Do you know of a mobile-first, repsonsive, minimal, flat-ui, opensource, gh-hostable, theme for jekyll that supports jekyll-plugins and wysiwyg editing of markdown without a manual build ? Yeah, neither do I and turns out I don’t need it to get a blog up and running.

Feature Creep is paved with good intentions

It started with a simple desire to have a easy to use blog. Ok sweet, I’ll just use a hosted platform and get going in a couple of hours. As I looked into Medium, Jekyll, and GH-Pages I started creating an list of real and percieved limitations and ways to engineer around them. Like many a well intentioned,engineer, product manager, executive, or sales person - I managed to chimerically grow the list of features and associated “engineering” work before the first iteration of value could be delivered.

Both, as a strategy consultant and as a PM at Cisco, I’ve learned that MVP doesn’t mean low fidelity. However, even design is susceptible to feature creep. Black on White a-la bootstrap would have been more than fine. But then I started admiring Medium’s minimalism and the awesome-newness and vibrant colors of flat UI - it crept into the must haves. Adding hours of launch preventing work for what is basically “sugar”.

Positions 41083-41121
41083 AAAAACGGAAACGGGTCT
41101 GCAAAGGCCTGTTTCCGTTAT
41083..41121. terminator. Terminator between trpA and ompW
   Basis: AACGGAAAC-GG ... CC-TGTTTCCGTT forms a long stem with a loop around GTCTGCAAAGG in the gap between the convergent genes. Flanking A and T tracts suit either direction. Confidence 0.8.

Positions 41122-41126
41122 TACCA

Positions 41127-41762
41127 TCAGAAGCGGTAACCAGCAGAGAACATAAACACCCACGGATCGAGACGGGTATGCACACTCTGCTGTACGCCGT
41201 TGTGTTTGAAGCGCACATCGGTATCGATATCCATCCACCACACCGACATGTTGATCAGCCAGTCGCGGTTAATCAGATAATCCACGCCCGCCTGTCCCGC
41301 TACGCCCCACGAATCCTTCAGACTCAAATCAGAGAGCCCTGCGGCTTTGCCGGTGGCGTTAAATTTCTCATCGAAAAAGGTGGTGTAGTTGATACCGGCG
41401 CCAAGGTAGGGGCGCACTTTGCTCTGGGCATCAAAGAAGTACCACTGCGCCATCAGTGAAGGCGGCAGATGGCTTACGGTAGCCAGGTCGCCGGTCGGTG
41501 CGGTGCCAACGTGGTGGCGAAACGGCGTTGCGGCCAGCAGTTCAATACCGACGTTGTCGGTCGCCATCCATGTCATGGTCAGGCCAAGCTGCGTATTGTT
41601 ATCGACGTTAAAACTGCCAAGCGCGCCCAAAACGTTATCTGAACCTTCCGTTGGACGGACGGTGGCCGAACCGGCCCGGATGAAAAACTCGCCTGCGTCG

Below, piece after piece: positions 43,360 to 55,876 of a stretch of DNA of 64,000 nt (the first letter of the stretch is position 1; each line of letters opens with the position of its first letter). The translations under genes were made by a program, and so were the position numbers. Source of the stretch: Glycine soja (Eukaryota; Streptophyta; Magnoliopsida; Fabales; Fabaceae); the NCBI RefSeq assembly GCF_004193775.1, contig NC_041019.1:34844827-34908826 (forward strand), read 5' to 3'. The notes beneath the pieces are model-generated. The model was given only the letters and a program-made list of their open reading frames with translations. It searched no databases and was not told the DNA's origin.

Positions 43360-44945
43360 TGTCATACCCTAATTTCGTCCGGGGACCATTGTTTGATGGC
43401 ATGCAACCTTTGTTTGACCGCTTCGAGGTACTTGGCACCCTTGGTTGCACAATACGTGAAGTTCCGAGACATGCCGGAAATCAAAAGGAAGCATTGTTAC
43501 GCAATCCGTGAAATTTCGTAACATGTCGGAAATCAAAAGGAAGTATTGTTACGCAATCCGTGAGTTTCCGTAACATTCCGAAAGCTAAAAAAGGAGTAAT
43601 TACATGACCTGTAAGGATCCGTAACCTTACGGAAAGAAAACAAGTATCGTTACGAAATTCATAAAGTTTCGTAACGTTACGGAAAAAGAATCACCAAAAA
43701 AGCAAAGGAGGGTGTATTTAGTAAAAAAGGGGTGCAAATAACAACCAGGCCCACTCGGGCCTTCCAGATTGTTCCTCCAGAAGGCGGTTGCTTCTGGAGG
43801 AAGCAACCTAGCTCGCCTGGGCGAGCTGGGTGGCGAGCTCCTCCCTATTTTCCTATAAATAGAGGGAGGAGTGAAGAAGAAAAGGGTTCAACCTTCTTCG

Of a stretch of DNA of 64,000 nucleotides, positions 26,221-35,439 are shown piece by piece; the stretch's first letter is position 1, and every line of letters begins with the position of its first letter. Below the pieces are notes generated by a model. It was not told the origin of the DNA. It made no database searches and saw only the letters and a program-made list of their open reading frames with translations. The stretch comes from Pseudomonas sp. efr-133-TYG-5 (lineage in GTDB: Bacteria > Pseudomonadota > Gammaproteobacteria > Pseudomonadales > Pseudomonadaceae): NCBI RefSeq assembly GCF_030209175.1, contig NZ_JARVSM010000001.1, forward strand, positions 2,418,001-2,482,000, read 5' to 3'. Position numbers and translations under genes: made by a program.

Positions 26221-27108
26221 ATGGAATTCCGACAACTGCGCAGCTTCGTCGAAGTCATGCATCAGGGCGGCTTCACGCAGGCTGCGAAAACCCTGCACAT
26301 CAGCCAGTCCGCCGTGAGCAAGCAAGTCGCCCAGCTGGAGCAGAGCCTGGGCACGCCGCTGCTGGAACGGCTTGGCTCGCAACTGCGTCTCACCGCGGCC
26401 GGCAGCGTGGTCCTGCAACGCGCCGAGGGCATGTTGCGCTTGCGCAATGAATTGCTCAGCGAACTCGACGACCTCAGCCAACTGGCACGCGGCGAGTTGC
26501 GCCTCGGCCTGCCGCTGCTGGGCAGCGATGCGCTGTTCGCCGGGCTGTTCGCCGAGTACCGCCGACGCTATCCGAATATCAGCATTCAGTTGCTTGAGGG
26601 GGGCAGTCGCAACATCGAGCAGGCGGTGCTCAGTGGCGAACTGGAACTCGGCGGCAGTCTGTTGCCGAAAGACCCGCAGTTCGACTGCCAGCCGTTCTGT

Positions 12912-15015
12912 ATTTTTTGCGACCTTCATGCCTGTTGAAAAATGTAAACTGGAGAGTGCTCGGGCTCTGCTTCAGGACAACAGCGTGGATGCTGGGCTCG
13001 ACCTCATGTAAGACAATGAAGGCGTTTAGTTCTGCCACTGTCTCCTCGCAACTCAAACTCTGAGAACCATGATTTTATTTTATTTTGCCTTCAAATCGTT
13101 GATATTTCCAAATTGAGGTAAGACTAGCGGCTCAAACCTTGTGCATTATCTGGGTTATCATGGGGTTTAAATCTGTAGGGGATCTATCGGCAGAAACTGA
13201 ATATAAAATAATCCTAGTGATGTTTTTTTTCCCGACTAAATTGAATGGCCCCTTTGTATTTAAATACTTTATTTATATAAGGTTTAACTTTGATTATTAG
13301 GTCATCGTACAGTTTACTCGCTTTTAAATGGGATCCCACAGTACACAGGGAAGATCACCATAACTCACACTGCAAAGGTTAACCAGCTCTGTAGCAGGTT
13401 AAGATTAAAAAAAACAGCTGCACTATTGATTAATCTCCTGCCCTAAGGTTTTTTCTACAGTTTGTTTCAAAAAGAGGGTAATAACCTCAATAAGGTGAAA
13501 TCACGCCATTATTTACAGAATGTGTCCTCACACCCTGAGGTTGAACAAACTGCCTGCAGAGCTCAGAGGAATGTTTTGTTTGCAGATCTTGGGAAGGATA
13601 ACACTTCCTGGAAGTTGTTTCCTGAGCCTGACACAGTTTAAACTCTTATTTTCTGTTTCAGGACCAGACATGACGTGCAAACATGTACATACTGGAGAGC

Discipline, Discipline was the thing !

– Colonel Hathi, Jungle Book (Disney)

Two time tested approaches to nip feature creep

I’ve seen two ways to keep feature creep in check - they’re both variations on enforcing product discipline.

The first is a time bound release - I committed to releasing v0 of the blog on August 1st. Thus making everything else secondary. Any change and scope increase needed to be justified (change control anyone ?) Time’s Up. Ship It!

The second is by having the courage to say no. While there is some base level of visual appeal and functionality - No one will stop reading the blog because version 1 doesn’t have a pixel perfect rendering of the twitter button or the exact right “final” colors! This theme looks nice and gets the content out there.

Just Ship it!